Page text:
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NEWS
By Michael Olesker | January 7, 2001
IN AMERICA, THE stock market slips a few points, and everybody gets chest pains. In Russia, 44 million people live below the poverty line, which is now $37 a month. In America, the kids feel cheated if they turn 16 and have to settle for a secondhand car. In Russia, thousands give up their babies because they can't feed them. More than two years ago, at an orphanage in Perm, at the base of the Ural Mountains about a thousand miles east of Moscow, Amy and Paul Sponseller of Cockeysville found Nina, a 6-year-old pixie given up at birth by her destitute Russian mother.
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FEATURES
By Diane Stanley | September 15, 1999
Editor's note: A single man who's an unconventional housekeeper adopts eight orphans. One of them learns to read and write to improve their family situation.Them little tykes come into the kitchen, all screamin' and excited. "Looky here what come to our house, Pa!" they hollered. They was holdin' somethin' mysterious. "What is it?" I asked. "It's not good to eat, I know that," said Lizzie. "Can't wear it, neither," said Pearl. "Well, I know what it is," said the teeniest child, Sweetness.
FEATURES
By Robert A. Erlandson and Robert A. Erlandson,Special to the Sun | March 24, 1999
Last year, when tests showed that her 26-year-old daughter, Katia Reiser, had an ovarian tumor with cancerous cells, Vera Hasler Port of Arnold prayed hard.She vowed that if Reiser were spared, she would do everything she could to help the Santo Antonio Orphanage and Educational Center in her native Salvador, Bahia, in northeastern Brazil.Surgery was successful, and Port, 62, is working hard to fulfill her promise in a way she knows best -- by cooking. Bahian specialties will highlight a Brazilian Food Festival this weekend at her small Severna Park restaurant, Vera's Bakery and Cafe, to benefit Santo Antonio.
NEWS
September 11, 1998
Little Orphan Annie comes to life tomorrow as September Song opens its 25th season of community theater with "Annie," the Broadway play based on the popular comic strip."
NEWS
March 24, 1998
Salvatore L. Valenziano, 77, engineer in paving divisionSalvatore L. Valenziano, a retired engineer and lifelong Baltimorean, died of a brain hemorrhage March 17 at Franklin Square Hospital Center. He was 77.Mr. Valenziano graduated from Calvert Hall High School in 1939 VTC and the Johns Hopkins University in 1943. He served in the Army Air Forces from 1943 to 1945 during World War II.After he was discharged, he returned to Hopkins and worked as a surplus property officer until 1951. From 1952 until he retired in 1983, he was an engineer in the asphalt paving division of Harry T. Campbell & Sons.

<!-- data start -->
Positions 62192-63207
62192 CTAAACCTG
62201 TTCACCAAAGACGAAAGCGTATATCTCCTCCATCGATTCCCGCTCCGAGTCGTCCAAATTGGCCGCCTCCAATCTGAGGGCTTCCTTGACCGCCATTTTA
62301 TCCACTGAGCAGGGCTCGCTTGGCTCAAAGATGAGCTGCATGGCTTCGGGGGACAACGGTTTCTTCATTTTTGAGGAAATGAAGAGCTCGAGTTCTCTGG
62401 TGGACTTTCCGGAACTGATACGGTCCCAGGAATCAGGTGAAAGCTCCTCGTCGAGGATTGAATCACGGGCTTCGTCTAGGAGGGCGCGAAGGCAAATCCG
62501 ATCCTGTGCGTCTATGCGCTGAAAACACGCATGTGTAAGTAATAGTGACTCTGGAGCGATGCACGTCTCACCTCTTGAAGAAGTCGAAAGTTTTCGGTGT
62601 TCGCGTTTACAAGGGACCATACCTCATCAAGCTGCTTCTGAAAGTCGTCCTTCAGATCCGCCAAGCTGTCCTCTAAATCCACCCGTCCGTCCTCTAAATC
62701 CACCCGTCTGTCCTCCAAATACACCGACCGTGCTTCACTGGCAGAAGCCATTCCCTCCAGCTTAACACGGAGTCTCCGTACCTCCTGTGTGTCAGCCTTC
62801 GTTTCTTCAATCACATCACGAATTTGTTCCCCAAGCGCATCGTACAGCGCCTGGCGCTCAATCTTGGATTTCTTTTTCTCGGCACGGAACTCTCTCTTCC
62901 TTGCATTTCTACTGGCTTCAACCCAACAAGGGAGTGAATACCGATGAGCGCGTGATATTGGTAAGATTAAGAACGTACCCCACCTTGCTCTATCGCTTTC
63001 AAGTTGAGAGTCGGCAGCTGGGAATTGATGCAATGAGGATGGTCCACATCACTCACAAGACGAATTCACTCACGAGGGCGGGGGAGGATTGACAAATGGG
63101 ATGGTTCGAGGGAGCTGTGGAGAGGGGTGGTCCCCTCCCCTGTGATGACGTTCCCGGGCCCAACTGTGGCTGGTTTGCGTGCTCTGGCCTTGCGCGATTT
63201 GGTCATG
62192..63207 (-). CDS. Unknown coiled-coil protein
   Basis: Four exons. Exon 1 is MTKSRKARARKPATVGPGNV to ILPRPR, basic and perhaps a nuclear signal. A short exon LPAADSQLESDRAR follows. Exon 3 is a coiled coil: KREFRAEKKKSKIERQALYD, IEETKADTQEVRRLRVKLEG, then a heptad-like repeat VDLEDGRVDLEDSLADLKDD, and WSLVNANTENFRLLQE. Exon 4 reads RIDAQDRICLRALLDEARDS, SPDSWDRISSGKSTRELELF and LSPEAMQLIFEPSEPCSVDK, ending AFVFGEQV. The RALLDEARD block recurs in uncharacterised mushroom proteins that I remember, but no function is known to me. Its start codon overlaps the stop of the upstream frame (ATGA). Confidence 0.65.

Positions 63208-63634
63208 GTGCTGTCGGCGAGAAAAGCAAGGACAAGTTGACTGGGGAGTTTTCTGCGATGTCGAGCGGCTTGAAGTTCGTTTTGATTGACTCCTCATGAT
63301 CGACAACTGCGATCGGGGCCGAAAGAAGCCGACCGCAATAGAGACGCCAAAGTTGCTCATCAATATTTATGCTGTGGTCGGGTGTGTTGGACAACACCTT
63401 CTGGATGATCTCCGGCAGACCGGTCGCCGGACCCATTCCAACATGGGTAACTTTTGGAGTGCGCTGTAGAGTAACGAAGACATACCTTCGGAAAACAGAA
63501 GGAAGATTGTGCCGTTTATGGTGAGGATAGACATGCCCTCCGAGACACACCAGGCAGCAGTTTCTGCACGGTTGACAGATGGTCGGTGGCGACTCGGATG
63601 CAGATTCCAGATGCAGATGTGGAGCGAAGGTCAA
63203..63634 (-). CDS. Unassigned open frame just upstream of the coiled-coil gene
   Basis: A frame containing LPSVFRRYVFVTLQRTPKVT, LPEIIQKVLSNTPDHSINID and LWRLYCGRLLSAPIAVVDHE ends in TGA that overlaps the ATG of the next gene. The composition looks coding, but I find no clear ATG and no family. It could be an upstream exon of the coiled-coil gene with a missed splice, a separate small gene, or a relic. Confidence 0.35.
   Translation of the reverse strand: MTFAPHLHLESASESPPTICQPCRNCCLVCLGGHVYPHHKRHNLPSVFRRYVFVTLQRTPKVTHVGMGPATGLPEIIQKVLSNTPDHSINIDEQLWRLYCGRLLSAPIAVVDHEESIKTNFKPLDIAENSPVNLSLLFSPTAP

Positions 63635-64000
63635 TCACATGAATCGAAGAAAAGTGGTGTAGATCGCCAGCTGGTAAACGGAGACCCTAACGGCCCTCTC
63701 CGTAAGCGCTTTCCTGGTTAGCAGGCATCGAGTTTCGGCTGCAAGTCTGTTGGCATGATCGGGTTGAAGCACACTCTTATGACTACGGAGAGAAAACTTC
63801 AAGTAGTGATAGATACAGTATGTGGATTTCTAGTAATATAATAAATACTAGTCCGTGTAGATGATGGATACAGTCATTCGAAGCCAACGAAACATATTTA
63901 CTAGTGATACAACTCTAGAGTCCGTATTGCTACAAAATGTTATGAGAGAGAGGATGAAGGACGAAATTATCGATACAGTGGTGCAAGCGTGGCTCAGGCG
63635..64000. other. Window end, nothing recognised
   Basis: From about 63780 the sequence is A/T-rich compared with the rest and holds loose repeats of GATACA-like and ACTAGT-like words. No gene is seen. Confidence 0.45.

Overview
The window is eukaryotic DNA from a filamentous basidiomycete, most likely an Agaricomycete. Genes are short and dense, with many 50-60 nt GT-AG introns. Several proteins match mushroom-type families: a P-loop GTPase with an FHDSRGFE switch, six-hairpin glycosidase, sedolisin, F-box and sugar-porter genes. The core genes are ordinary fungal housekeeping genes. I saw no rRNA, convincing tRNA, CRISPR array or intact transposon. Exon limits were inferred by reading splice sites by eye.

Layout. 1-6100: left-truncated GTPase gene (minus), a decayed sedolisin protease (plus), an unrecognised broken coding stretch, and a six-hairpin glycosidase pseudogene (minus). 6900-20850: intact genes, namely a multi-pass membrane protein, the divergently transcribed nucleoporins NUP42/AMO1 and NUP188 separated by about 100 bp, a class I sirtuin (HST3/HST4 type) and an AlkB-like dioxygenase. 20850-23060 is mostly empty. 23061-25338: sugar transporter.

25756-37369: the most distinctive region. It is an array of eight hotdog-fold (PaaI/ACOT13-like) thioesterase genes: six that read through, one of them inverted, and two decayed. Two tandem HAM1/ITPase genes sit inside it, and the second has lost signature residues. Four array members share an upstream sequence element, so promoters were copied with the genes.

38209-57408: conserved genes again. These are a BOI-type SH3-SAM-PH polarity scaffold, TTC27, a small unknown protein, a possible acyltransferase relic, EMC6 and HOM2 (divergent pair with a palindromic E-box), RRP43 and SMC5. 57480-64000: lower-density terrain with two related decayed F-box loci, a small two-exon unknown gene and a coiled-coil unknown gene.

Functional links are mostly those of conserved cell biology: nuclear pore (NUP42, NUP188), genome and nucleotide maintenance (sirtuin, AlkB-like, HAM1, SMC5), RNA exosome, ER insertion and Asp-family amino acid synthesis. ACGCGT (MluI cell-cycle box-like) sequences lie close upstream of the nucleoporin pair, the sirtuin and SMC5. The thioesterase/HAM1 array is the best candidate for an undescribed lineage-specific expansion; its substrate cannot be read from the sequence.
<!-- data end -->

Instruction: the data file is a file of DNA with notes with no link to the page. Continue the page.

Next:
NEWS
By Laura Sullivan and Laura Sullivan,SUN STAFF | June 26, 1997
Scott Blackketter walks through his dilapidated house without delicacy. Here, floors slope toward the center; there, the ceiling sloughs in chunks and, over there, the Sheetrock walls show cracks from basement to roof.It's in bad shape, he says, but he figures that if the brown shingle house hasn't fallen down in more than 120 years, it's not going to now."It takes decades for wood to wear like this," he says, sticking his foot into a smooth ditch on a stair. "I can just imagine all those kids running up and down these stairs."
NEWS
By NEW YORK TIMES NEWS SERVICE | May 4, 1997
It sounds like an old-fashioned Hollywood movie. A dedicated couple start a boarding school for autistic children in a faded mansion in rural Delaware. Struggling to make ends meet, they pool their personal resources to buy a racehorse named Silk Stockings. The filly not only wins thousands but also makes harness-racing history, all for the sake of the children.That is the way the story of the Au Clair School was told in the mid-1970s, in television features and news articles across the country.
NEWS
April 9, 1996
FireTaneytown: Taneytown firefighters responded at 10: 38 p.m. Sunday to a house fire in the 300 block of McSherry Wood Drive. Units were out for 14 minutes.Harney: Harney firefighters assisted Adams County, Pa., at 10: 53 a.m. Friday, responding to a building fire in the 800 block of Orphanage Road. Units were out for 41 minutes.Pub Date: 4/09/96
NEWS
By CHICAGO TRIBUNE | January 15, 1996
CHICAGO -- Barb Buhai groaned when she read the latest news reports about allegations of abuse and neglect in Chinese orphanages.Not because the report released this month by Human Rights Watch-Asia detailing systematic starvation of infant foundlings surprised her or her husband. Rather, it was the fear that any bad news about China could derail the couple's adoption of their soon-to-be daughter, Lily Alexandra Jiang."When these kinds of articles come out, they just anger the Chinese government," said Ms. Buhai of Barrington, Ill., already skittish about the adoption after three months of delays.
NEWS
By Fred Rasmussen and Fred Rasmussen,Sun Staff Writer | April 29, 1995
Ruth Mary Elizabeth Brown Wallenstein, superintendent of a Northeast Baltimore orphanage, died April 14 of heart disease at the Bert Fish Medical Center in New Smyrna Beach, Fla. She was 94.Known as "Mom Wallenstein," she raised 36 children during her 16 years as house mother of the John F. Wiessner Home for Children in Hamilton. She retired in 1970."My mother was 53 when she saw an advertisement in the paper looking for a superintendent of the home, and since she had cared for Sheppard Pratt's first mental outpatient, she felt qualified and they hired her," said a daughter, Lee Hoover of New Smyrna.
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